Mexico Announces Review of Washington State Apple Workers Complaint Under NAFTA Labor Side Agreement


By Pharis Harvey

The Mexican Government announced today that it will conduct a formal review under the NAFTA labor side agreement of U.S. labor laws' effectiveness in protecting worker rights in the Washington State apple industry. The official review was prompted by a complaint from a coalition of Mexican unions and farmworker groups alleging widespread interference with workers' organizing attempts, discrimination against migrant workers, health and safety hazards, and other violations of labor principles established by the NAFTA labor agreement. Migrant workers from the Mexican states of Michoacan and Oaxaca make up a majority of the 40,000 apple industry labor force in Washington State.

Under the North American Agreement on Labor Cooperation (NAALC), Mexico's National Administrative Office (NAO) will launch a 3-4 month intensive review of the complaint and issue a written report. The official NAALC review process includes:

* consulting with the U.S. Labor Department's NAO, which must respond to information requests on conditions in the Washington State apple industry and on U.S. labor law enforcement measures;

* obtaining additional information and data from U.S. labor and farmworker advocacy groups;

* engaging independent experts to investigate the allegations of the complaint;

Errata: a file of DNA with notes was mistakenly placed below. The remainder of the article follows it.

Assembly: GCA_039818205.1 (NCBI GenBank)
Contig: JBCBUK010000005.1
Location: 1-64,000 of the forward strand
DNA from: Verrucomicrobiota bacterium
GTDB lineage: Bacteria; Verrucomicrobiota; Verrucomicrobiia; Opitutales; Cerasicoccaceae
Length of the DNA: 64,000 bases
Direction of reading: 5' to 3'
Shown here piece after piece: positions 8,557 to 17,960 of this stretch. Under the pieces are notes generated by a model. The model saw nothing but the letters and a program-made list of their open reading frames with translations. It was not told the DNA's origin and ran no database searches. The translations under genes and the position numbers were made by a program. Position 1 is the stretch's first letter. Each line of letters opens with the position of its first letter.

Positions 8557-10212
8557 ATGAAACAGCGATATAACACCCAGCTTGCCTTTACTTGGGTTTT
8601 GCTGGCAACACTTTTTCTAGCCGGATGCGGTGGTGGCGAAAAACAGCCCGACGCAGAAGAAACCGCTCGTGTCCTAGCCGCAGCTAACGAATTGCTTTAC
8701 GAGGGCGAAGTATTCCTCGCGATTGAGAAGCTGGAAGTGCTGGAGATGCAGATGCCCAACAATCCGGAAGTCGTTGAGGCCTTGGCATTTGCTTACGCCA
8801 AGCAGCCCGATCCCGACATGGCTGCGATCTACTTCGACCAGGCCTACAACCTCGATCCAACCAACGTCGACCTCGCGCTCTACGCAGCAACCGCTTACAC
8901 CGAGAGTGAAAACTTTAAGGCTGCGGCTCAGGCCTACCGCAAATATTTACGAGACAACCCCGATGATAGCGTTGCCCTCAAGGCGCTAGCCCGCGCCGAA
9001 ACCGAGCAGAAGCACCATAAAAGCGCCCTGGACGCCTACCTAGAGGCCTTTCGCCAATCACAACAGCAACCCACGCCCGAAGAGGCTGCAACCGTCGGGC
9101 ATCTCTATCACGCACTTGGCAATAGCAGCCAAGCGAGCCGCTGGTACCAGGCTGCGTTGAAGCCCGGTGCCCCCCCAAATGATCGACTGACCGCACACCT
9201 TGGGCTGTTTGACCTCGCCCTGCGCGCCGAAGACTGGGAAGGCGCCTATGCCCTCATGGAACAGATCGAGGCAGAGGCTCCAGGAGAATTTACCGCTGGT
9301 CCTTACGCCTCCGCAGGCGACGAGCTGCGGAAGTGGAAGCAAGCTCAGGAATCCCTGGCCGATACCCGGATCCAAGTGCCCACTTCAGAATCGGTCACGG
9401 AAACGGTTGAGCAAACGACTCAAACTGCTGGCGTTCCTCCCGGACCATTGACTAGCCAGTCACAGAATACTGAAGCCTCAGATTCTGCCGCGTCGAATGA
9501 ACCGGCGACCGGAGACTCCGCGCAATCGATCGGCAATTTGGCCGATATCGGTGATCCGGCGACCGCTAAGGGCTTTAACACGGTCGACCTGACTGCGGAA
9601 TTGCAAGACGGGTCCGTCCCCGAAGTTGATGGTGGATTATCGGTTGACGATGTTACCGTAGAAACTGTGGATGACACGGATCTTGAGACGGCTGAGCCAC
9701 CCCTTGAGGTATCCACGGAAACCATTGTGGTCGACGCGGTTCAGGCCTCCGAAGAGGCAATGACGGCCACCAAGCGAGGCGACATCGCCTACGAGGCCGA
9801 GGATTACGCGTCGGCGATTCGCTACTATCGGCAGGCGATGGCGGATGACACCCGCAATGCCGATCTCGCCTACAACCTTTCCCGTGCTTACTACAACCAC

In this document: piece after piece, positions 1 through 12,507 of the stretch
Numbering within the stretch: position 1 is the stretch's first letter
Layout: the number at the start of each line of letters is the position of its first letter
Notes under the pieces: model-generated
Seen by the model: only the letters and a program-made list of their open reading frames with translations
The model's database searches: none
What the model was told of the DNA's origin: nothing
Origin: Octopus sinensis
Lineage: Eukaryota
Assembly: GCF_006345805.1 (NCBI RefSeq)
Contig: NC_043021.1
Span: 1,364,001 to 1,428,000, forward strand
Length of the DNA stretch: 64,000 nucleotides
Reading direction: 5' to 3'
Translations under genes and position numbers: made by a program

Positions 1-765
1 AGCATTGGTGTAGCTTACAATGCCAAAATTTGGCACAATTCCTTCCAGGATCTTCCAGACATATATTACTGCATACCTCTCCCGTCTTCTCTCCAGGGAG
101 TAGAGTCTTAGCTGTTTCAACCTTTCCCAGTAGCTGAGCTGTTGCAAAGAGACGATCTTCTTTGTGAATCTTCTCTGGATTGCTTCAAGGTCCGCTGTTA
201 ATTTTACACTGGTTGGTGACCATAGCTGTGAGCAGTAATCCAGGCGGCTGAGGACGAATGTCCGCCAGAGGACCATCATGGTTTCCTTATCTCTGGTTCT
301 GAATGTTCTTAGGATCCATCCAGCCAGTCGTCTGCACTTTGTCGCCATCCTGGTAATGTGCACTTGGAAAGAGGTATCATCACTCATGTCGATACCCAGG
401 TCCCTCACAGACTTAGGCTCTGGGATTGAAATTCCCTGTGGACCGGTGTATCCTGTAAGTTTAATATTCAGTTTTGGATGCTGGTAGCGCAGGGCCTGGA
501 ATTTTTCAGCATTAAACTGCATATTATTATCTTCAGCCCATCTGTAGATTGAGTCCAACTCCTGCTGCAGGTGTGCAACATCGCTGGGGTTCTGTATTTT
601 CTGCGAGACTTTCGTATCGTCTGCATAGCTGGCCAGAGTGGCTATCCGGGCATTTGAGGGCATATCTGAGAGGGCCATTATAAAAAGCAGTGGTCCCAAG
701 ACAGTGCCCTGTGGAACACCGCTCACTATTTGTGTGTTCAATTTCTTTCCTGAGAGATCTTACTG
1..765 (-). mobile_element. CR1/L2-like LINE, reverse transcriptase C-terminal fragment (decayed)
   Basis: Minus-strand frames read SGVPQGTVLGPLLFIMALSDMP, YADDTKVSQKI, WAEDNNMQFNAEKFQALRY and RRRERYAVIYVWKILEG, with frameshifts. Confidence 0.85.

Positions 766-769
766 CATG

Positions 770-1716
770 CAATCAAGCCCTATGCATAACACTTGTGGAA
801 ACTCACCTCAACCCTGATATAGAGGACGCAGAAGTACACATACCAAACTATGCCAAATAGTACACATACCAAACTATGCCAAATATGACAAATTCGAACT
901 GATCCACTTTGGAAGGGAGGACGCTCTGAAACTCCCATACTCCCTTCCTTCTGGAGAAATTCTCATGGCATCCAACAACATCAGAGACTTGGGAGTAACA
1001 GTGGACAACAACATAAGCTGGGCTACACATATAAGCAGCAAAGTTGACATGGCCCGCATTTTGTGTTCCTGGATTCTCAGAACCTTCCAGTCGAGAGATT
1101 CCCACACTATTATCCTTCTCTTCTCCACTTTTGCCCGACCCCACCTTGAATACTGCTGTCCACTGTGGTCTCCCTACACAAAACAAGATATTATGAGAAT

* seeking public participation through "informative sessions" to be held in Mexico City.

"This is a critically important announcement by Mexico," said Pharis Harvey, Executive Director of the International Labor Rights Fund, which is coordinating U.S. support for the complaint. "It promises a number of steps that will expose some of our own failings in the United States to protect workers' rights. Beyond just exposure, though, this process should provoke changes to strengthen labor law enforcement and to improve conditions in the apple industry."

Nearly all prior NAALC labor complaints involved alleged workers' rights violations in Mexico, said Harvey. "The NAALC should be a balanced agreement that puts every country's labor law enforcement under the scrutiny of international review," he concluded.

ILRF General Counsel Terry Collingsworth said the Mexican NAO review is only a "first stage" in the NAALC complaint process. "The NAO review can be followed by consultations between the secretaries of labor, then by a special 3-person committee of independent experts," he explained. "If health and safety or minimum wage issues are still unresolved, they can go before a 5-person arbitral panel." The process could lead to fines or loss of NAFTA tariff benefits for Washington State apple exports to Mexico, said Collingsworth. Mexico is the fastest growing foreign market for Washington State-grown apples.

Office of Mexican NAO: 011-525-645-2218

Office of U.S. NAO: 202-501-6653